Ethnography of West Africa – TMSE

By: Melinda Carr

For our second lesson at the Anthropology Outreach program at Tuscaloosa Magnet School Elementary, I led the class in teaching about the Ethnography of West Africa. Since ethnography is  a word that even us Anthropology folks stumble over, I broke it down into ethno (the tribe and people) and graph (to write) and through repetition made sure that the students got this word down.

I was really very surprised and happy to see how involved the students were when it came to answering and asking questions! We brainstormed together different questions that an ethnographer would ask someone from another culture and I got so many responses! I learned that it really helps to remember the students’ names and to remember their hobbies and jokes that they told the week before and found it helpful to maintain an easy going and laid back personality.

The students were super interested in learning about the Wodabbe people of Niger and their Guerewol festival. It was puzzling for them to wrap their minds around the fact that the boys in this culture have to wear makeup and dance to attract the girls. This culture also has rules that are much different from ours, such as the fact that the first two children born are raised by their grandchildren rather than their parents. The students thought that this is a good reason for us to do ethnography—if we didn’t know this rule about their culture, we would think that the Wodabbe are not very nice people!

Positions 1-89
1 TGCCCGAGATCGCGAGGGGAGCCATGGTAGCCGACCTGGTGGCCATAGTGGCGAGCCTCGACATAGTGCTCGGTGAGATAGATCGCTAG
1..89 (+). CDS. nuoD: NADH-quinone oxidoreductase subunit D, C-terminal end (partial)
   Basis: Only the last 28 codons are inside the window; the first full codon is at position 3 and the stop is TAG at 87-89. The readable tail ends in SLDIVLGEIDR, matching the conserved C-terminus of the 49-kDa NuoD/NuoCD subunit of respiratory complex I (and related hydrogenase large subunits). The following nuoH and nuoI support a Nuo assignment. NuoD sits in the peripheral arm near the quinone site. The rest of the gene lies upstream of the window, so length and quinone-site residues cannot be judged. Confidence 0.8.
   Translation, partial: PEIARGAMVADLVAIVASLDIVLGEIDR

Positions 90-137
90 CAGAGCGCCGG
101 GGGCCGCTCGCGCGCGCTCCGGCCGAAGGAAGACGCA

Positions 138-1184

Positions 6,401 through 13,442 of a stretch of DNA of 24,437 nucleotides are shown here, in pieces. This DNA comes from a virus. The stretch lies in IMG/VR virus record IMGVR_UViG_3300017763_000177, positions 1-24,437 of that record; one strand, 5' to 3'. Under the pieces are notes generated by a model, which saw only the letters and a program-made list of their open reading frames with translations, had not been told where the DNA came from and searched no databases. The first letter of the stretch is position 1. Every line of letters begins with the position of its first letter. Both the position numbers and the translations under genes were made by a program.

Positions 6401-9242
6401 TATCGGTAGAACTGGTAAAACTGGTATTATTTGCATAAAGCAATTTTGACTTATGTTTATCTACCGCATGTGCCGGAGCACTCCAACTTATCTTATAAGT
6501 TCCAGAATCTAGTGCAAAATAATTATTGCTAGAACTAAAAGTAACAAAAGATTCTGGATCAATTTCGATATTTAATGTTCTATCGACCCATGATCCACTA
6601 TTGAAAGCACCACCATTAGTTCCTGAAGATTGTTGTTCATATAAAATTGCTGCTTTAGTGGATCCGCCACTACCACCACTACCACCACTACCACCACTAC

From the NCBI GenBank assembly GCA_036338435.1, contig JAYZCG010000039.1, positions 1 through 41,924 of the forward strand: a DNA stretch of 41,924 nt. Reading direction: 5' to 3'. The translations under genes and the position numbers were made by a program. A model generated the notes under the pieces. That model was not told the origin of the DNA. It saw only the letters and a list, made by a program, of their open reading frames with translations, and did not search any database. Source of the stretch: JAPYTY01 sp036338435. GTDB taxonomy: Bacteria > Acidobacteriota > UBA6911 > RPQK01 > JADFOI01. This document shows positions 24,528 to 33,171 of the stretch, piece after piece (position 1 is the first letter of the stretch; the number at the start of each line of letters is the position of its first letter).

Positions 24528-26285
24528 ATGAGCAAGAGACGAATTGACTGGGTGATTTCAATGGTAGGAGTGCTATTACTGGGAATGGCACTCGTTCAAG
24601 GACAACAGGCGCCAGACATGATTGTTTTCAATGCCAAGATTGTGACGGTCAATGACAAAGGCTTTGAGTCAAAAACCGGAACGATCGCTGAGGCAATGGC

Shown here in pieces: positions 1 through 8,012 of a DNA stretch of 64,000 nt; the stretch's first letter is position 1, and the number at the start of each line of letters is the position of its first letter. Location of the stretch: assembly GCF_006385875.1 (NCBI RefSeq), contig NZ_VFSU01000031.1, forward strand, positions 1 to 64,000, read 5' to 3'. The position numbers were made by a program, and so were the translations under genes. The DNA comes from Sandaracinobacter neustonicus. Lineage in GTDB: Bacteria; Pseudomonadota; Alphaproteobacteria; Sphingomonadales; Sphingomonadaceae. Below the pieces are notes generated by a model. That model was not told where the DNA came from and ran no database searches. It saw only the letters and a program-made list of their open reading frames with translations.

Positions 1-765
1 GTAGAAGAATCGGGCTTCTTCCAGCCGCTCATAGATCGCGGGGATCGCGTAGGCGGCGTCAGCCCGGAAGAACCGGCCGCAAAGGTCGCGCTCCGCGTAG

P1

The egalitarian clan decides who will be ethnographer

P2

The ethnographer reports his findings to his clan

P3

Observing another clan’s rite of passage

We divided ourselves into our clans from last week for our ethnography activity. Unfortunately, we had two students sick and since our class is rather small, we had to combine the clans. The students were excited to decide among themselves who was going to be the ethnographer, or interpreter, or clan member. The ethnographer who studied the culture of the other clan could only speak to the interpreter, and could observe the clan members doing their rite of passage. Some of these rites of passage are quite elaborate and much observing had to be done in order to get it just right. After, the ethnographers reported to the class their findings about the other clan. We then ended the day with a discussion reinforcing the key concepts from the opening talk as well as talking about some of the problems that may come up when one does ethnography. Once again, I was very pleased with the enthusiasm from the students as they not only remembered the information, but were able to see why it was so important. We might have some future anthropologists in our midst!

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